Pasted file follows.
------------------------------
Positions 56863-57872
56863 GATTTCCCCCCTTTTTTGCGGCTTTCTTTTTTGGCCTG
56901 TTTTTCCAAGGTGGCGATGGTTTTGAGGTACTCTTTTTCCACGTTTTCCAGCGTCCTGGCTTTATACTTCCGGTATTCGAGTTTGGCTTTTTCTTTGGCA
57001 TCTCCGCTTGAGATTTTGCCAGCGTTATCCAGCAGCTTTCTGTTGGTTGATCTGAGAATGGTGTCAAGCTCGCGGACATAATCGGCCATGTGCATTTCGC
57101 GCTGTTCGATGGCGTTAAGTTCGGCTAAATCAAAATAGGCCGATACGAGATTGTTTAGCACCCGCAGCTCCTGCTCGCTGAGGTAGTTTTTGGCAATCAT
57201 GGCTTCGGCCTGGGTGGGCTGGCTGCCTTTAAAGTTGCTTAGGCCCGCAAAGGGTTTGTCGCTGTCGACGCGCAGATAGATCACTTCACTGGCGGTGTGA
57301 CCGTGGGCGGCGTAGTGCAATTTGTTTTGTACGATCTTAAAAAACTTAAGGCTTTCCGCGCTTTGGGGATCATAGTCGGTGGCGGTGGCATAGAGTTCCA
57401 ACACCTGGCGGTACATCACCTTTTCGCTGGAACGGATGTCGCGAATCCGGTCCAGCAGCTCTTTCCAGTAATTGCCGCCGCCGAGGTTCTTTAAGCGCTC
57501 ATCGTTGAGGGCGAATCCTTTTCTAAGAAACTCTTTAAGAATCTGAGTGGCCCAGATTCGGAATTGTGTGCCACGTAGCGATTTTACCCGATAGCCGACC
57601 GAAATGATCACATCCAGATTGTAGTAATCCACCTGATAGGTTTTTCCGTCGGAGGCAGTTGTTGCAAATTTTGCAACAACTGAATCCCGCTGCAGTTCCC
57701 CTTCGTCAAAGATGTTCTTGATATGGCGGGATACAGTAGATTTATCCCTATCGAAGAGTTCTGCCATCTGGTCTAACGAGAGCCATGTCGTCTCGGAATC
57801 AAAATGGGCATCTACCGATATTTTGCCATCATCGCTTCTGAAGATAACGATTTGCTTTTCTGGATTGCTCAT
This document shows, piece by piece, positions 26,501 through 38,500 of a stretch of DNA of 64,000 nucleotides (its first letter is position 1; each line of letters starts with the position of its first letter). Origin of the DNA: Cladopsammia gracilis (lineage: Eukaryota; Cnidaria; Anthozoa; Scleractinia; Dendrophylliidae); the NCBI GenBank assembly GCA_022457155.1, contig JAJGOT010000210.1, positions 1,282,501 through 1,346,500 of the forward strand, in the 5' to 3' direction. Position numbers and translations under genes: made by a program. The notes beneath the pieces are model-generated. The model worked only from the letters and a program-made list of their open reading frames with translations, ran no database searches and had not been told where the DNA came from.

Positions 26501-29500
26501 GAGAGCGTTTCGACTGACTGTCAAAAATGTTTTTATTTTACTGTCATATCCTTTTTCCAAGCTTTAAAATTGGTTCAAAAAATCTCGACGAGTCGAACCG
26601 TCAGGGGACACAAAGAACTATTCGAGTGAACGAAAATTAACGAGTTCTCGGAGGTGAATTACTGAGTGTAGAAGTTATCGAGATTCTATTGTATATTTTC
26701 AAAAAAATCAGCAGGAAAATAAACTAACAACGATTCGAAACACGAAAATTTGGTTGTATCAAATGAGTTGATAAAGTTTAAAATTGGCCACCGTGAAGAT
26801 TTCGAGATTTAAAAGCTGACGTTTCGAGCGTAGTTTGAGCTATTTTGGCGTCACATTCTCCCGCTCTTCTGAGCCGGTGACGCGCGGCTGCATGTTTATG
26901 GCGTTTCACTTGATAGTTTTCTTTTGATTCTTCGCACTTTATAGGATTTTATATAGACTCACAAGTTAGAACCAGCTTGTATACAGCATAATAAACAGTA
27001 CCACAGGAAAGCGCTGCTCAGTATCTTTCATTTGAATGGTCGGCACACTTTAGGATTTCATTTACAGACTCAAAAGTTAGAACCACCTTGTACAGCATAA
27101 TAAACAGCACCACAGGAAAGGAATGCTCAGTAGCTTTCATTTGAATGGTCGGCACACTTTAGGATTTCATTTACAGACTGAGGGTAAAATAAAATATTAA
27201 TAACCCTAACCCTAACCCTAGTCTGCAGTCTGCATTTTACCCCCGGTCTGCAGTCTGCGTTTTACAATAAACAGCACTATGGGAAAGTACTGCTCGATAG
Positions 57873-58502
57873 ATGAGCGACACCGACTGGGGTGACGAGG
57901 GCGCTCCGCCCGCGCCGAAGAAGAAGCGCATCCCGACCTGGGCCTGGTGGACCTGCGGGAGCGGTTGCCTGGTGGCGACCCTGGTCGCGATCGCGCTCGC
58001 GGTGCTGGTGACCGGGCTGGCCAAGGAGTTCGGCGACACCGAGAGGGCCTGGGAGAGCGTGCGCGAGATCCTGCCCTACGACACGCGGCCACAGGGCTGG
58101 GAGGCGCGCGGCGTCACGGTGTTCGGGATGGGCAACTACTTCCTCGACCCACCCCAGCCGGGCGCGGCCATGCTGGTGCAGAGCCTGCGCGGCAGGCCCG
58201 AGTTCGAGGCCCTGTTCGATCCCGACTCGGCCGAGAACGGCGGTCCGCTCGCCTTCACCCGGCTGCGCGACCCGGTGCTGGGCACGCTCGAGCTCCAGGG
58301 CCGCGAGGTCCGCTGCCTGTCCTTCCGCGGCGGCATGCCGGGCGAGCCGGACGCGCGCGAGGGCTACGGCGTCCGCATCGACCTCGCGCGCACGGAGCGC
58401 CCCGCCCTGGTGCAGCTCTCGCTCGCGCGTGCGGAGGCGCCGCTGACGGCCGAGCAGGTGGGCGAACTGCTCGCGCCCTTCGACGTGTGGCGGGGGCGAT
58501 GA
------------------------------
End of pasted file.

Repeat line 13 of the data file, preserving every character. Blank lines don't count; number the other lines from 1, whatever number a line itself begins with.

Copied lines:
This document shows, piece by piece, positions 26,501 through 38,500 of a stretch of DNA of 64,000 nucleotides (its first letter is position 1; each line of letters starts with the position of its first letter). Origin of the DNA: Cladopsammia gracilis (lineage: Eukaryota; Cnidaria; Anthozoa; Scleractinia; Dendrophylliidae); the NCBI GenBank assembly GCA_022457155.1, contig JAJGOT010000210.1, positions 1,282,501 through 1,346,500 of the forward strand, in the 5' to 3' direction. Position numbers and translations under genes: made by a program. The notes beneath the pieces are model-generated. The model worked only from the letters and a program-made list of their open reading frames with translations, ran no database searches and had not been told where the DNA came from.